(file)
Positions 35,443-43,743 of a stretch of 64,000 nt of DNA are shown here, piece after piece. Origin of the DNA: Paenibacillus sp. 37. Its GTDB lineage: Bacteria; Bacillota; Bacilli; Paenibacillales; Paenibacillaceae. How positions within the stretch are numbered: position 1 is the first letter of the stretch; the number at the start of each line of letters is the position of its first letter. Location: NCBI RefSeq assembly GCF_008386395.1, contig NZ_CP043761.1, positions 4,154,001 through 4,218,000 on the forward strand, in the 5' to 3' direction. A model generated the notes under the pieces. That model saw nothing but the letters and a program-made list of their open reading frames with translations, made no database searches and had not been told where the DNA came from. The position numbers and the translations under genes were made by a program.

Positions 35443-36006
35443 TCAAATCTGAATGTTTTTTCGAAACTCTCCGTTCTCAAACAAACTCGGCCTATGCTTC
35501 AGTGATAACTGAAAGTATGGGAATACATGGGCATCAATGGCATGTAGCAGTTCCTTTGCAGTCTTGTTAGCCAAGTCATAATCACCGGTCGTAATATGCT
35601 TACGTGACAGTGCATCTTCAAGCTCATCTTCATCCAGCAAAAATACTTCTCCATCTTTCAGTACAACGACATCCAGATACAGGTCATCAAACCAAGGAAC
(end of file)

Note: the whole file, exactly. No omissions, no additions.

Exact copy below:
Positions 35,443-43,743 of a stretch of 64,000 nt of DNA are shown here, piece after piece. Origin of the DNA: Paenibacillus sp. 37. Its GTDB lineage: Bacteria; Bacillota; Bacilli; Paenibacillales; Paenibacillaceae. How positions within the stretch are numbered: position 1 is the first letter of the stretch; the number at the start of each line of letters is the position of its first letter. Location: NCBI RefSeq assembly GCF_008386395.1, contig NZ_CP043761.1, positions 4,154,001 through 4,218,000 on the forward strand, in the 5' to 3' direction. A model generated the notes under the pieces. That model saw nothing but the letters and a program-made list of their open reading frames with translations, made no database searches and had not been told where the DNA came from. The position numbers and the translations under genes were made by a program.

Positions 35443-36006
35443 TCAAATCTGAATGTTTTTTCGAAACTCTCCGTTCTCAAACAAACTCGGCCTATGCTTC
35501 AGTGATAACTGAAAGTATGGGAATACATGGGCATCAATGGCATGTAGCAGTTCCTTTGCAGTCTTGTTAGCCAAGTCATAATCACCGGTCGTAATATGCT
35601 TACGTGACAGTGCATCTTCAAGCTCATCTTCATCCAGCAAAAATACTTCTCCATCTTTCAGTACAACGACATCCAGATACAGGTCATCAAACCAAGGAAC